Primary care clinicians who practice in areas where the water supply is deficient in fluoride should prescribe oral fluoride supplements to preschool children over the age of 6 months, according to a recommendation from the U.S. Preventive Services Task Force. Dental cavities are a common childhood problem affecting as many as 19 percent of children between the ages of 2 and 5 years and more than half of children ages 5 to 9 years.From the AHRQ:Task Force Recommends that Primary Care Clinicians Prescribe Fluoride Supplements to Prevent Cavities in Preschool Children
Primary care clinicians who practice in areas where the water supply is deficient in fluoride should prescribe oral fluoride supplements to preschool children over the age of 6 months, according to a recommendation from the U.S. Preventive Services Task Force. The recommendation appears in the May 2004 issue of the American Journal of Preventive Medicine.
Dental cavities are a common childhood problem affecting as many as 19 percent of children between the ages of 2 and 5 years and more than half of children ages 5 to 9 years. “Preventing dental cavities in childhood is critically important to a lifetime of good oral health,” said Task Force Chair Ned Calonge, M.D., Chief Medical Officer and State Epidemiologist for the Colorado Department of Public Health and Environment. “We need to ensure that our very youngest patients are benefiting from fluoride supplements if they need them.”
The Task Force notes that primary care clinicians can play an important role in the prevention of cavities by prescribing fluoride supplements to those children whose water supplies are deficient in fluoride. Current dosage recommendations are based on the fluoride level of the local community’s water supply and are available online at www.ada.org/public/topics/fluoride/facts/tables.asp. Information on the fluoride content in a local community’s water supply can be requested from local health departments. It is important for clinicians to know the fluoride levels in their patients’ primary water supply before providing fluoride supplementation to avoid over-supplementation that can lead to fluorosis, which typically leads to mild discoloration of teeth.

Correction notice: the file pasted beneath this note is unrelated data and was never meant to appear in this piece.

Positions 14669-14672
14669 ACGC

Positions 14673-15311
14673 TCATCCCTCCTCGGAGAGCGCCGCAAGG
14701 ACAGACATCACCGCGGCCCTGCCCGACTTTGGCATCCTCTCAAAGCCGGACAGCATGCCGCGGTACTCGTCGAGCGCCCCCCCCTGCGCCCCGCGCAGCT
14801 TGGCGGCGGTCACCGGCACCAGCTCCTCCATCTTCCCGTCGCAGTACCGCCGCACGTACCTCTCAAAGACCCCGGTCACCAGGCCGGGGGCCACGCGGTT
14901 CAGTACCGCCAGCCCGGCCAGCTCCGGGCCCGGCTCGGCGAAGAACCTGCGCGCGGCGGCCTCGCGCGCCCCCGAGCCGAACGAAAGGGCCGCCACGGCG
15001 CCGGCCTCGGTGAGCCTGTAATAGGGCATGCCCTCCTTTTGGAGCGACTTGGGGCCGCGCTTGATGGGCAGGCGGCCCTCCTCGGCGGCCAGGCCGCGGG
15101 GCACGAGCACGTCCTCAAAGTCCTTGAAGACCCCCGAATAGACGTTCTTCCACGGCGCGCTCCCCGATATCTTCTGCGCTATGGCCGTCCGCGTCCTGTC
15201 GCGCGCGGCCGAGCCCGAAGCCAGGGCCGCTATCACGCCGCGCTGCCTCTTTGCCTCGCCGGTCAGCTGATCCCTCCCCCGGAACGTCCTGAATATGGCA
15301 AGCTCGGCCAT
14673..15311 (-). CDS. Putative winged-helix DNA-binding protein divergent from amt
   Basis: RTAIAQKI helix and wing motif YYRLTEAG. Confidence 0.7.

The Task Force did not find adequate evidence that risk assessment for dental caries performed by primary care clinicians results in fewer cavities among young children. Therefore, it concluded that the evidence was insufficient to recommend for or against routine risk assessment for dental disease in preschool children by primary care clinicians.
The Task Force, sponsored by the Agency for Healthcare Research and Quality, is the leading independent panel of private-sector experts in prevention and primary care and conducts rigorous, impartial assessments of all the scientific evidence for a broad range of preventive services. Its recommendations are considered the gold standard for clinical preventive services. The Task Force based its conclusion on a report from a team led by James Bader, D.D.S., at AHRQ’s RTI International-University of North Carolina Evidence-based Practice Center.
The Task Force grades the strength of the evidence from “A” (strongly recommends), “B” (recommends), “C” (no recommendation for or against), “D” (recommends against) or “I” (insufficient evidence to recommend for or against screening). The Task Force recommended that primary care clinicians prescribe oral fluoride supplements at currently recommended doses to preschool children over the age of 6 months whose primary water source is deficient in fluoride (“B” recommendation). It also found insufficient evidence to recommend for or against routine risk assessment of preschool children by primary care clinicians for the prevention of dental disease (“I” recommendation).
The recommendations and materials for clinicians are available online at www.ahrq.gov/clinic/3rduspstf/dentalchild/dentchrs.htm. Previous Task Force recommendations, summaries of the evidence, easy-to-read fact sheets explaining the recommendations, and related materials are available from the AHRQ Publications Clearinghouse by calling (800) 358-9295 or sending an E-mail to email@example.com. Clinical information also is available from the National Guideline Clearinghouse? at www.guideline.gov.
For more information, please contact AHRQ Public Affairs: (301) 427-1271 or (301) 427-1246.